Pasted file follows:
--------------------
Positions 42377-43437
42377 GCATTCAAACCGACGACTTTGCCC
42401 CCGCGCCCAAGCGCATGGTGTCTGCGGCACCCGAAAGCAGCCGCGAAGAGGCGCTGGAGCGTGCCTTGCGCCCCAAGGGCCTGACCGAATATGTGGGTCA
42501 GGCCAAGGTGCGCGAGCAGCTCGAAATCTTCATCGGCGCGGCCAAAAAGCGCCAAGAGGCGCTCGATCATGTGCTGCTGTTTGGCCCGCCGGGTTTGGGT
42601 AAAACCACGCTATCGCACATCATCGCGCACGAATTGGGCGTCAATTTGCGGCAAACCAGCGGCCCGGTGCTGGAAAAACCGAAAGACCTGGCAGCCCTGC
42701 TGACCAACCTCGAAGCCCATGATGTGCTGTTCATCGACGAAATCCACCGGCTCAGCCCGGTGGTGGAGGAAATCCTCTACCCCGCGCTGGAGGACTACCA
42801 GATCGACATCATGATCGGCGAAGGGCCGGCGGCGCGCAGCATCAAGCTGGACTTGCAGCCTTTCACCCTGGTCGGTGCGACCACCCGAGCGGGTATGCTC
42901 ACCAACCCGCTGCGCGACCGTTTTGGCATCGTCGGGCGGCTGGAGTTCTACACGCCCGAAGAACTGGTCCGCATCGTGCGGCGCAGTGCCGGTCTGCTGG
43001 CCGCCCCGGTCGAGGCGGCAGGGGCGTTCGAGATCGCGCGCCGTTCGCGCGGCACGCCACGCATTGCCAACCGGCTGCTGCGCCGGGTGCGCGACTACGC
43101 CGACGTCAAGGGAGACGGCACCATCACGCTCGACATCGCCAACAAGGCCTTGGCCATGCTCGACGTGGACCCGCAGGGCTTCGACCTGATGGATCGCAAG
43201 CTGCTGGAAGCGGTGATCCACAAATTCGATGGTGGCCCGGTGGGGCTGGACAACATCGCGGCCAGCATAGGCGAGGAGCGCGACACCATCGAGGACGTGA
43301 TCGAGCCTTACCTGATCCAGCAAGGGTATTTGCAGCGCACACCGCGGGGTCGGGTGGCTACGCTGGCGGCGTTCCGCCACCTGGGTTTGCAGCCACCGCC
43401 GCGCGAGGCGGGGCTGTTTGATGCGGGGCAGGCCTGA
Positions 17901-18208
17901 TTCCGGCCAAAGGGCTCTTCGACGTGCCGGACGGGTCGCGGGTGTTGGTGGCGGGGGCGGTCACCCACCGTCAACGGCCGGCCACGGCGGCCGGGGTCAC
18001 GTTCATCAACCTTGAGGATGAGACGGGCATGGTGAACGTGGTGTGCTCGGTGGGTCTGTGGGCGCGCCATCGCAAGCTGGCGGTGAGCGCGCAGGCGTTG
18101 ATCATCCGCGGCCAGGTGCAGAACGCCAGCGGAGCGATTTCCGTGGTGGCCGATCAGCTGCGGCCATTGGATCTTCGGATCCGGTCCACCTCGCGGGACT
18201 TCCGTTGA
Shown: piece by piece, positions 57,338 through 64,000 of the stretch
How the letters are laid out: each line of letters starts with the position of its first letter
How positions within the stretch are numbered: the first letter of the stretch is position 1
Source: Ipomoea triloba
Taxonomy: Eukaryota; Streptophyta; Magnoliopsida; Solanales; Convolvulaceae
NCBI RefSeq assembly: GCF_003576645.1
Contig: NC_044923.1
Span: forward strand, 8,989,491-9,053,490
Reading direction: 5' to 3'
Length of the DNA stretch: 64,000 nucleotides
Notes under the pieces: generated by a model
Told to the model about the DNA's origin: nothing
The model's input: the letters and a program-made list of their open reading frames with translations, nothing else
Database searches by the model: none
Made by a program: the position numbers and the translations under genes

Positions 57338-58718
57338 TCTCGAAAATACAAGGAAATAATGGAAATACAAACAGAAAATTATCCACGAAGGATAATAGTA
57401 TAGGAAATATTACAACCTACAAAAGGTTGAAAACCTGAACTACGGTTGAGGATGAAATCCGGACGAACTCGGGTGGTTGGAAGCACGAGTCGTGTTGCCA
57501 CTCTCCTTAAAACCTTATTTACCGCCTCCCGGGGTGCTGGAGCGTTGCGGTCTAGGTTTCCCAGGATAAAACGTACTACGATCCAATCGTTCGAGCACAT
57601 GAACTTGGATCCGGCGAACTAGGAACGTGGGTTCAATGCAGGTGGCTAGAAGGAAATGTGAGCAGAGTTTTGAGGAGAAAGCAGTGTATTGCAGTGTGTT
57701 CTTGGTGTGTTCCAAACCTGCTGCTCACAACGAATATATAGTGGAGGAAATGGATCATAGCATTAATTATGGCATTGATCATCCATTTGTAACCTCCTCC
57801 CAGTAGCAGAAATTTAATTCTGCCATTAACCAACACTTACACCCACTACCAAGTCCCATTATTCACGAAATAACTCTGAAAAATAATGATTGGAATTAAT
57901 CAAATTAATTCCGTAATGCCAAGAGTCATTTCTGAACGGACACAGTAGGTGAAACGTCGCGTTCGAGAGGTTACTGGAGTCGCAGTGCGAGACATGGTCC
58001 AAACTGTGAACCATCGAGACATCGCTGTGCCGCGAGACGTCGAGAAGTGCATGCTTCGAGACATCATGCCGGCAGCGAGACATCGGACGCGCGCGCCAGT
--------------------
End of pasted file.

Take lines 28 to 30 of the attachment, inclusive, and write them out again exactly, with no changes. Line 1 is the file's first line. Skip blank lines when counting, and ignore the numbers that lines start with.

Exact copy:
Length of the DNA stretch: 64,000 nucleotides
Notes under the pieces: generated by a model
Told to the model about the DNA's origin: nothing